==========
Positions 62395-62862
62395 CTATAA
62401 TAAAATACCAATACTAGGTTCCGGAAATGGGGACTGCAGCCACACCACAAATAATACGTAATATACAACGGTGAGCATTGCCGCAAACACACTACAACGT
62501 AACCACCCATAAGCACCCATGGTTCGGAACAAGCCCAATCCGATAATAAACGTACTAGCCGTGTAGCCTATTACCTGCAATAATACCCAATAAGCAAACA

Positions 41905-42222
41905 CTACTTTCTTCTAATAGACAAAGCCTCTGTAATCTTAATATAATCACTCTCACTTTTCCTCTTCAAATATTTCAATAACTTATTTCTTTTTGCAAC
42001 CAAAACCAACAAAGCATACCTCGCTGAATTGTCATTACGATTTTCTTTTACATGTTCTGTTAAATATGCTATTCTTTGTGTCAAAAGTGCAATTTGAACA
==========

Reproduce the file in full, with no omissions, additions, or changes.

Positions 62395-62862
62395 CTATAA
62401 TAAAATACCAATACTAGGTTCCGGAAATGGGGACTGCAGCCACACCACAAATAATACGTAATATACAACGGTGAGCATTGCCGCAAACACACTACAACGT
62501 AACCACCCATAAGCACCCATGGTTCGGAACAAGCCCAATCCGATAATAAACGTACTAGCCGTGTAGCCTATTACCTGCAATAATACCCAATAAGCAAACA

Positions 41905-42222
41905 CTACTTTCTTCTAATAGACAAAGCCTCTGTAATCTTAATATAATCACTCTCACTTTTCCTCTTCAAATATTTCAATAACTTATTTCTTTTTGCAAC
42001 CAAAACCAACAAAGCATACCTCGCTGAATTGTCATTACGATTTTCTTTTACATGTTCTGTTAAATATGCTATTCTTTGTGTCAAAAGTGCAATTTGAACA